Malaysian palm oil futures jumped by their 10 per cent daily limit on Wednesday, after top exporter Indonesia decided to restrict its outbound shipments further to control prices at home.

The benchmark palm oil contract for May delivery on the Bursa Malaysia Derivatives Exchange rose as much as 9.99 per cent to 7,057 ringgit ($1,685.86) per tonne, soon after trading resumed following the midday break. It had gained 1.2 per cent in the morning session.

Indonesia will increase its mandatory domestic sales of palm oil to 30 per cent of companies’ planned exports from the current 20 per cent, starting Thursday, under a scheme called the Domestic Market Obligation (DMO), Trade Minister Muhammad Lutfi said.

“The new DMO policy is once again to trigger bullish momentum in BMD CPO futures as the Indonesian palm oil export volume would be further lower,” said Anilkumar Bagani, research head of Mumbai-based vegetable oils broker Sunvin Group.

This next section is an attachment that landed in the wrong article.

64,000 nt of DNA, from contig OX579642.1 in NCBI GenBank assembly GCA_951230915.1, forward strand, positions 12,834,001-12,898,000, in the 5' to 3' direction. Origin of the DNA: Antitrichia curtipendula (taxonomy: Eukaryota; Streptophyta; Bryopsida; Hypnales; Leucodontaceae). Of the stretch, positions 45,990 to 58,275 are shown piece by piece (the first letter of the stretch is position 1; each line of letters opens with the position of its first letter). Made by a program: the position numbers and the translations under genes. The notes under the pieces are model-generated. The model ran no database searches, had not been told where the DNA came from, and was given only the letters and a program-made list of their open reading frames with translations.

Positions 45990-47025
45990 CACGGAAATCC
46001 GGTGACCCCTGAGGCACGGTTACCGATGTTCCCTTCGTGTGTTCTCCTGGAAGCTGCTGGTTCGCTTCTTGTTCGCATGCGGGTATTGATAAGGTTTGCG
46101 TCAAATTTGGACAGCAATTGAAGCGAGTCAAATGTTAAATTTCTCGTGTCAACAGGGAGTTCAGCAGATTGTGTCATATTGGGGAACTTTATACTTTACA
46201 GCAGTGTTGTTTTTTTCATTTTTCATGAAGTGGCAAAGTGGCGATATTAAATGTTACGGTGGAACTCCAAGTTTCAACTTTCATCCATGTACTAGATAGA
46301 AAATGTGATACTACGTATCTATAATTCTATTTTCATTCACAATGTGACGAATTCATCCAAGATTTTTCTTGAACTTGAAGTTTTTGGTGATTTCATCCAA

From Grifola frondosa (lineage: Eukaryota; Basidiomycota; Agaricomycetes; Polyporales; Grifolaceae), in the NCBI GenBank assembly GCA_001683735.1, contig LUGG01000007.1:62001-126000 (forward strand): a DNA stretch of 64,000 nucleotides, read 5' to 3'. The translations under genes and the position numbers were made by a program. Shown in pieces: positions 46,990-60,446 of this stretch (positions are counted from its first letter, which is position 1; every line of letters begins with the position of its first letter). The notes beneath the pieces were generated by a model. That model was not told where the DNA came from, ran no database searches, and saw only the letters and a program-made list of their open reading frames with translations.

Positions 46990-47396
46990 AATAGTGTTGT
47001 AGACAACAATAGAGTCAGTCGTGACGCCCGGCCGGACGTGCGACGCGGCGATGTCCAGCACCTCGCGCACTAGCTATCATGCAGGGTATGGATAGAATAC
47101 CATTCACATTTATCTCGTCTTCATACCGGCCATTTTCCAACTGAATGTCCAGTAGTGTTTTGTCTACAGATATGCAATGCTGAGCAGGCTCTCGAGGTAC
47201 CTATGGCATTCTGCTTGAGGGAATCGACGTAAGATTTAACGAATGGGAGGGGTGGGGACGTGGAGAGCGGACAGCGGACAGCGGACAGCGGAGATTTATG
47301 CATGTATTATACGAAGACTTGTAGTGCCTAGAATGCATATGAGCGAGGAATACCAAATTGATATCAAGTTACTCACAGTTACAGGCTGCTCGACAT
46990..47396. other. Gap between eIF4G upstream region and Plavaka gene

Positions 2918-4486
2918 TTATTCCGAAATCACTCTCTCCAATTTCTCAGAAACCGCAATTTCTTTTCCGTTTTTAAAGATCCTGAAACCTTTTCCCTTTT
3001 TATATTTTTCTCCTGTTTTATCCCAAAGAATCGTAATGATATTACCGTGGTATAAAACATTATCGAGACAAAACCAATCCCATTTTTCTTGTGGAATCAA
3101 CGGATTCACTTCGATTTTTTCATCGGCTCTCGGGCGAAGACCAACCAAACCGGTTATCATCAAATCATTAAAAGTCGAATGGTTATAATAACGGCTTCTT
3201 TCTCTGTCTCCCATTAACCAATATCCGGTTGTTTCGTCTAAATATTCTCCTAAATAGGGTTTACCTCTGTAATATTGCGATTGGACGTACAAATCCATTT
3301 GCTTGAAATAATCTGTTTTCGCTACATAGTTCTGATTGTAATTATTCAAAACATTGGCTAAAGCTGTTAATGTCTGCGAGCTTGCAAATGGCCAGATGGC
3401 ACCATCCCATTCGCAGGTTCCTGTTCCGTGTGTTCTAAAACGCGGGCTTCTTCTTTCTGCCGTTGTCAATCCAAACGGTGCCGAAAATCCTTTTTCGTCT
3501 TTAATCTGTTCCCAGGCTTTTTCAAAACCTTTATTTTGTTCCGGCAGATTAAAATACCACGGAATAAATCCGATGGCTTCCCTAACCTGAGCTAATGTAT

Ripple effect

Palm buyers have already been jittery as the war in Ukraine has sent crude oil prices soaring and removed a chunk of Ukrainian sunflower supply to the global market. Oil prices extended their rally on Wednesday as the US ban on Russian oil imports and Britain's plan to phase them out by year-end raised concerns of tighter global supply.

Following the price movements in Malaysia, Dalian's palm oil contract gained 8 per cent, while its most-active soyoil contract rose 4.18 per cent. Soyoil prices on the Chicago Board of Trade were up 2.76 per cent.

Palm and related oils affect each other as they compete for a share in the global vegetable oils market. Stronger crude oil futures make palm a more attractive option for biodiesel feedstock.

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